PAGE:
Vettel v. Leclerc – the fuse has been lit in Ferrari

02nd October 2019
Ian Parkes

We are all aware of the glaring anomaly in Formula 1, that it is a team sport, and yet we laud the drivers' champion at the end of every season. It does not matter whether the phrase 'There is no I in team' is drilled into a driver, when the visor is pulled down and the five red lights disappear to signal the start of a grand prix, natural human instinct kicks in, fuelling competitive desire and an innate will to win.


It is the touchpaper that has lit up many of the sport's greatest intra-team rivalries over the years, and that is suddenly salvaging a season in which Lewis Hamilton is coasting to his sixth world title.

Ayrton Senna v Alain Prost; Nigel Mansell v Nelson Piquet; Alan Jones v Carlos Reutemann; James Hunt v Niki Lauda. These are all iconic battles of yesteryear, each one containing a potent mix of behind-the-scenes rancour and grudges that often spilt over on to the track as team orders went by the wayside.


More recently we have revelled in Hamilton v Fernando Alonso at McLaren, and then the British driver's battle with Nico Rosberg at Mercedes, as well as Sebastian Vettel v Mark Webber when they were paired together at Red Bull.

We are hopefully now witnessing the makings of another classic feud, with Vettel again at its heart as he tries to come to terms with the challenge from Ferrari team-mate Charles Leclerc.


The ingredients are intoxicating as we have a four-time champion in 32-year-old Vettel trying to prove his best days are not behind him against the much younger, less experienced 21-year-old Leclerc, who clearly possesses the talent that makes you believe he is destined to win a title of his own in the very near future.

When Vettel was announced as "our champion" in pre-season by new team principal Matteo Binotto, it ensured no one was left in any doubt as to the Scuderia's number-one driver for the coming campaign.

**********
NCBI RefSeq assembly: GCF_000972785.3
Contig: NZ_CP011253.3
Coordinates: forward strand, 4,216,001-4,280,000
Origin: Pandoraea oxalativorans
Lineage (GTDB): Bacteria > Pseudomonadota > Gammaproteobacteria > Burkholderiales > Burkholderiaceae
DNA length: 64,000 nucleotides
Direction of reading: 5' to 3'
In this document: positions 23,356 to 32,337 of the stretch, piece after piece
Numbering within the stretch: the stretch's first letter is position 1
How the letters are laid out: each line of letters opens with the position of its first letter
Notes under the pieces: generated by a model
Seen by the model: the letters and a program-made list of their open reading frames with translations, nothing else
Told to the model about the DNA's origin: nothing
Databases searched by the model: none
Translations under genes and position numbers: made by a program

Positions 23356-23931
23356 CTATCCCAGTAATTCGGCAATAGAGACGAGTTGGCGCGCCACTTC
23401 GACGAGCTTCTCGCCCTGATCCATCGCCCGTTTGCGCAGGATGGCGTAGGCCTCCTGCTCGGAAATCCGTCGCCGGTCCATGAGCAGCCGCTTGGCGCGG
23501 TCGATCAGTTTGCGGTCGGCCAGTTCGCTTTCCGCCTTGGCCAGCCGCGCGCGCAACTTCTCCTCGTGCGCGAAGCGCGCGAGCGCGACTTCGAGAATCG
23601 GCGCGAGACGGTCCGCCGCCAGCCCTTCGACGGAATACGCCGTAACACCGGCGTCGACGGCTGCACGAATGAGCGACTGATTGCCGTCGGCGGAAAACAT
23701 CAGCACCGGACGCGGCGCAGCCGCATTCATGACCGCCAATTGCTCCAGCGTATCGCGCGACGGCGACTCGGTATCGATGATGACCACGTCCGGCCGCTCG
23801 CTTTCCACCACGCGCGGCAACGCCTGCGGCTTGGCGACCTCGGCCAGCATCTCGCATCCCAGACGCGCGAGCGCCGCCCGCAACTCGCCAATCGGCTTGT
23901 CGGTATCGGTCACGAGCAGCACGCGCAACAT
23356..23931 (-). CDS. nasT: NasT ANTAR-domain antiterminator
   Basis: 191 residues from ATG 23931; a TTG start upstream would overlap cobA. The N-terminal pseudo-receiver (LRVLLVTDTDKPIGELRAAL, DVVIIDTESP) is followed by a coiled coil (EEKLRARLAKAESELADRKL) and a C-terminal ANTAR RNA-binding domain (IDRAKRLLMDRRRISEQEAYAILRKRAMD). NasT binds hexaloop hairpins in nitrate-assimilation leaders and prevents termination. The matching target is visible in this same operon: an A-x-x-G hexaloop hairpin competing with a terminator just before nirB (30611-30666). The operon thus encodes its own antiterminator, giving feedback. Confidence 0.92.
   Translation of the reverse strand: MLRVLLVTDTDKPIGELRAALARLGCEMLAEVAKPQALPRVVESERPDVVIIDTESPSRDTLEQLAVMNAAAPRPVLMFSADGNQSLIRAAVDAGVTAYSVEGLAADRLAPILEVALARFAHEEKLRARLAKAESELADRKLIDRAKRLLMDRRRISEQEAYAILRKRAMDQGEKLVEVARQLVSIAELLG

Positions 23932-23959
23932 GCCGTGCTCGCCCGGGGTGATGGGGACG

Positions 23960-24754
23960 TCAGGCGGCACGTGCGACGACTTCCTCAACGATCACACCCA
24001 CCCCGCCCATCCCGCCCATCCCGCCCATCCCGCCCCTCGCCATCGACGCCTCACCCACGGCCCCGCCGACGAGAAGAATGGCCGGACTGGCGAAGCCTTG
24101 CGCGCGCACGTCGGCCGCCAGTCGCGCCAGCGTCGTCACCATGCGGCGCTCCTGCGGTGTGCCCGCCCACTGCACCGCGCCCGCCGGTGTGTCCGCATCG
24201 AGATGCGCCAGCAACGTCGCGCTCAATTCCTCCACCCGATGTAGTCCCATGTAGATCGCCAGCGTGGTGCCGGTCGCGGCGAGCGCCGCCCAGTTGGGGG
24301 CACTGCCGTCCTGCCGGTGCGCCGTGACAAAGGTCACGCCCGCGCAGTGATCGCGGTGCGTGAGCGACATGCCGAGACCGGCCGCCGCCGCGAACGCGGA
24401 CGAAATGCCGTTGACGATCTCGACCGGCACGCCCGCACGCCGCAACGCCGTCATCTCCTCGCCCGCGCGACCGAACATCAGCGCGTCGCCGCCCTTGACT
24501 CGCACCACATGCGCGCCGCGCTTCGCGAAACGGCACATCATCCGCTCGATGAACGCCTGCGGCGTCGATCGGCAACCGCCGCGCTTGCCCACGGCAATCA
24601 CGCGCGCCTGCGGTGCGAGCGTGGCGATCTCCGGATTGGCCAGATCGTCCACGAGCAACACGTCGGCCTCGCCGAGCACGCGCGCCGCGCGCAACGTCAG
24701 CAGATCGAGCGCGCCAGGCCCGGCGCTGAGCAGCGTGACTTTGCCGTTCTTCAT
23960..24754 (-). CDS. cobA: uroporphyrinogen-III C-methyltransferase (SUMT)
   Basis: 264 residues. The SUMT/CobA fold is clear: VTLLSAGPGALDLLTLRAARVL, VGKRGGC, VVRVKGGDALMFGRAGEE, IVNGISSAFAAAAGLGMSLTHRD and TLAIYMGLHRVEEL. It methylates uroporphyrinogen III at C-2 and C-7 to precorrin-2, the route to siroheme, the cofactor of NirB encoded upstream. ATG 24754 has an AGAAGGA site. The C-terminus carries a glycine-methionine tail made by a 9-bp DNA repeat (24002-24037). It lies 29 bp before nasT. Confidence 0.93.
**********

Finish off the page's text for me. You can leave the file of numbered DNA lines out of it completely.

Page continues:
That was evidenced in the opening race in Australia when Leclerc caught Vettel late on, only for the Monegasque to be told to hold station as they filed home fourth and fifth.

In the following race in Bahrain, after claiming his debut pole, Leclerc made a bad start and was overtaken by Vettel. Although the rising star was soon on his team-mate's tail, for two laps he was again instructed not to pass.

It was patently obvious, however, who was the quicker driver, with Vettel ultimately forced to cede position in what was a damaging blow to his status, setting the scene for what is starting to become a fractious relationship as two alpha males go head to head in the same team.


Over time, Leclerc has chipped away at Binotto's comment, aided in part by not just his own ability but a car Vettel has struggled to come to terms with this season, one that has lacked the balance required for the German's comfort, despite the SF90's power unit proving itself to be the quickest on the grid.

When Ferrari unveiled a major upgrade package ahead of the race in Singapore, that included a new floor, diffuser and rear wing, and significantly, a solution to front-wing issues that had materialised early in the season and proven complicated and time-consuming to overcome, Vettel finally had a car to his liking.


The fact he took victory at the Marina Bay Street Circuit, however, ending his 392-day winless drought, was more by strategic luck than by design as Ferrari's attempts to keep third-placed Hamilton at bay during the pit stops resulted in Vettel not only undercutting the Briton but also Leclerc who was leading the race at the time.